Literal translationWho doesn’t risk doesn’t snack
MeaningNothing ventured, nothing gained
(I learned this when Elaine’s sister’s family was visiting and we were running to the grocery store to pick up some finger food (petiscas) to serve for a light dinner. She had a certain brand of frozen food in mind, but she couldn’t find it in the freezers, so she decided to ask an employee if they had any in the back. “Quem não arrisca não petisca,” she told me, completely unaware of its literal truth.)

 

6 tips for talking with non-native English speakers

Prior to coming to Brazil, I liked to think of myself as someone who communicated effectively with non-native English speakers. I knew enough to speak slowly and clearly, using simple terms and avoiding the unhelpful repeat-what-you-just-said-but-louder technique when faced with people who didn’t understand me. But having spent several months as a non-native Portuguese speaker (in a city where few people speak English), I now have a new appreciation for what works and what doesn’t when you’re trying to engage effectively with a non-native speaker.

In the spirit of intercultural exchange–you know, bringing my experiences back to the States and all—I wanted to share six of the methods I’ve realized here.

(I also want to give a shout-out to my host mom Elaine for embodying so many of these. She’s not only taught me Portuguese; she’s shown me how to better communicate with people across the world. Anyway, onto the tips:)

 

1. Talk directly to the non-native speaker 

If you’re curious about whether a non-native speaker speaks your language, ask them directly. Often I’ll be introduced to someone as an American, and that person will then turn to my host to ask if I speak Portuguese. Now, I’ve noticed these people don’t speak English, so I’m guessing they might be nervous about communicating with me. But regardless, I still feel a little demeaned because I wasn’t given the opportunity to express myself like an equal participant in the conversation.

Ultimately, it’s not a huge deal. But I do think talking directly to a non-native speaker (even if you don’t speak their language) is an easy way to help them feel welcome in a conversation. (As a side note, I can tell you this is standard training for working with interpreters as well: talk to the person, not the interpreter.) (And as another side note: a lot of people with disabilities report feeling similarly demeaned when people talk to their caretakers instead of them; I know that’s something I’ve needed to remind myself not to do.)

 

2. Specify when you’re using names

If you’ve ever tried to have a conversation in a foreign language, you’ll know how strenuous it is to constantly figure out the meanings of unknown words. In my experience, those conversations become a lot easier when your foreign-language conversation partner explicitly tells you when one of those unknown words is a name. Specifying if you’re talking about a person or a place or something frees up all sorts of mental bandwidth that your non-native speaking partner can then apply to following the rest of the conversation.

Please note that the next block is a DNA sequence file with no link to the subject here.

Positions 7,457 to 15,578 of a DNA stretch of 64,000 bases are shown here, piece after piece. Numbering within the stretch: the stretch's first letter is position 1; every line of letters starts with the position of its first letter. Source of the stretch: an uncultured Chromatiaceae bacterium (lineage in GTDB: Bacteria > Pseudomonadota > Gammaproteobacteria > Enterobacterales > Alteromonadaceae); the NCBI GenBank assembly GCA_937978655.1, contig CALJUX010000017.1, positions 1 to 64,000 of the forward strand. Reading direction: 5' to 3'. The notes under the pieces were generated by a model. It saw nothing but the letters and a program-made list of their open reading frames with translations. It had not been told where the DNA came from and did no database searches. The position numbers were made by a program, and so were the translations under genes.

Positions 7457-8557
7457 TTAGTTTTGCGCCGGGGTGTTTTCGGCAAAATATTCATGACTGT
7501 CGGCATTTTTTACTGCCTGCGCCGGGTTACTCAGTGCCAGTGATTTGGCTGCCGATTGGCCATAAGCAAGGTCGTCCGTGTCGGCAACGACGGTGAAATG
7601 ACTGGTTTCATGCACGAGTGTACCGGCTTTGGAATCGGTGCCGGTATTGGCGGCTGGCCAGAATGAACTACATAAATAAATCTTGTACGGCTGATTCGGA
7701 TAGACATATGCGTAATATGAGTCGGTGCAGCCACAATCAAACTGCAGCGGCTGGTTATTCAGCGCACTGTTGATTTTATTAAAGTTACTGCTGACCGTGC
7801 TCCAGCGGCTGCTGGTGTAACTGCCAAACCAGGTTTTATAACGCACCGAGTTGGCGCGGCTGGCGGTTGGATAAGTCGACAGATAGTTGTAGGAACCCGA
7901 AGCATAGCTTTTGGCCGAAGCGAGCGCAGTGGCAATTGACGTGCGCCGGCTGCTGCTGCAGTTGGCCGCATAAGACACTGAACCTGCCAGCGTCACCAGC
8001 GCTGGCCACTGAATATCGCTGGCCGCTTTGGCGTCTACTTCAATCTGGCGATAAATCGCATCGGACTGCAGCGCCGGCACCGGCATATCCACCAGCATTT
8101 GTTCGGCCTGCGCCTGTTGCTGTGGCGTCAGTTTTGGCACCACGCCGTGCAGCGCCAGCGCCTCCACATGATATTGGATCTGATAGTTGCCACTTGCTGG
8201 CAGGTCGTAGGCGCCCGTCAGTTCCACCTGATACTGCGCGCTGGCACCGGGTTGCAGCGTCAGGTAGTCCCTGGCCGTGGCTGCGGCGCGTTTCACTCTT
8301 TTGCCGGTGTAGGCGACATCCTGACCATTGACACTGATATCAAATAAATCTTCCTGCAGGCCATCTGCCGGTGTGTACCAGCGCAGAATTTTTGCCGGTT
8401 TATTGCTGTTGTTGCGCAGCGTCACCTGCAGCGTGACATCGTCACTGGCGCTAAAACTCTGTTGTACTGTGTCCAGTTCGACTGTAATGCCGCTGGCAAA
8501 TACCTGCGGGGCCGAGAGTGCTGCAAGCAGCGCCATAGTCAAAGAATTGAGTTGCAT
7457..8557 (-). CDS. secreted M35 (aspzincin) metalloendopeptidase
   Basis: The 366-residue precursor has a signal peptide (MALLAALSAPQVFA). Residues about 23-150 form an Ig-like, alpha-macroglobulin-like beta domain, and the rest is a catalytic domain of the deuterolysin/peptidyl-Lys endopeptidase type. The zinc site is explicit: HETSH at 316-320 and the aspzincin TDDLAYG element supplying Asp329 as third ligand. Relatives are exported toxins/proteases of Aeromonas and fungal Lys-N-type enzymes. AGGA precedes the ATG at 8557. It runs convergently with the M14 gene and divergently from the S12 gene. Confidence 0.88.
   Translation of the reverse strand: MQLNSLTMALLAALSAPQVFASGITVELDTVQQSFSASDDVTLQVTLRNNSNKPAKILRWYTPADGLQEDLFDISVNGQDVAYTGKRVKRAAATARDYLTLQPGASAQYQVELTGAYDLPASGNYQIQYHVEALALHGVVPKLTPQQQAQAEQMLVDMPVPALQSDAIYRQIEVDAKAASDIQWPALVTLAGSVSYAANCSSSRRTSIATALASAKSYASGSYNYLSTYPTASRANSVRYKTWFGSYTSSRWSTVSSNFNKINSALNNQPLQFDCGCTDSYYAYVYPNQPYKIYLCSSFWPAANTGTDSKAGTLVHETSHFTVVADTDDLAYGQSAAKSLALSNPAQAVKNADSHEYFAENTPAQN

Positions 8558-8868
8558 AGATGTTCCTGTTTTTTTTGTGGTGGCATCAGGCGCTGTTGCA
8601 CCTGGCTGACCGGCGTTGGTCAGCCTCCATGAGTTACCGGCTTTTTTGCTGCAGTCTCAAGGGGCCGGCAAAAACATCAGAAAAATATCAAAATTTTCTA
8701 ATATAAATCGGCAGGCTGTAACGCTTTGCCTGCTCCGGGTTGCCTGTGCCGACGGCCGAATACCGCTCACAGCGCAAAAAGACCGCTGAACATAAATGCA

3. Be expressive with your body language

On a related note: I’ve noticed that my competence in a conversation is directly proportional to how much context I have about its topic. If some says something random to me in Portuguese, even if I “know” all the words, I invariably have to ask them to repeat it. The sounds just don’t make as much sense in my brain if I don’t have a context I can slot them into.

As a result, I’ve come to realize that hand gestures and facial expressions and other sorts of body language are vital to improving my listening comprehension. These don’t have to be elaborate mimes; even simple gestures go a long way. For example, when Elaine moves her hands apart from each other, I have a clue that she’s talking about something growing or increasing–which means I can get the gist of the sentence even if I don’t know the verb she’s using. Or like, if she casts her eyes towards the kitchen when she’s making a request, it helps me realize that I should be listening for kitchen-related vocabulary.

I can’t stress this enough: nonverbal cues have often been the single factor that makes me understand something in Portuguese. Being expressive makes communicating with a non-native speaker so much easier.

 

4. Provide examples as you speak

In line with the last two tips, I’ve also found it super helpful when people provide examples of what they’re talking about. For example, if someone asks me what my favorite season is, they could follow that up with “spring, summer, fall, winter?” Offering me more information increases the chance I’ll understand what my conversation partner is talking about, gives me time to process their question, and helps provide me with the information I need in order to respond. (I may not know the word for “season” and forget the word for “fall” [my favorite season], but I can deduce the question by knowing “spring,” and “summer” and answer it by identifying the word that most sounds like “autumn” (otono).

 

5. Repeat yourself using different (easier) words

When Elaine says a word she doesn’t think I’ll understand, she’ll usually follow it up with several simpler synonyms. This is great—I get a quick Portuguese lesson, and the conversation flows on uninterrupted. Plus, I feel super lucky to have this opportunity because it’s basically the same process that kids go through as they’re learning their native language.

 

6. Avoid phrasal verbs

Phrasal verbs are these verb+preposition combinations that change the verb’s meaning. I never really thought about them before, but they’re a nightmare for English-learners because they’re both numerous and fairly arbitrary. Like, think about how the meanings of “let,” “set,” or “knock” can be modified by combining them with “up” or “down” or “off.” There are tens of hundreds of these combinations, and although there are some general patterns that can learners intuit their meanings, they really just have to be memorized.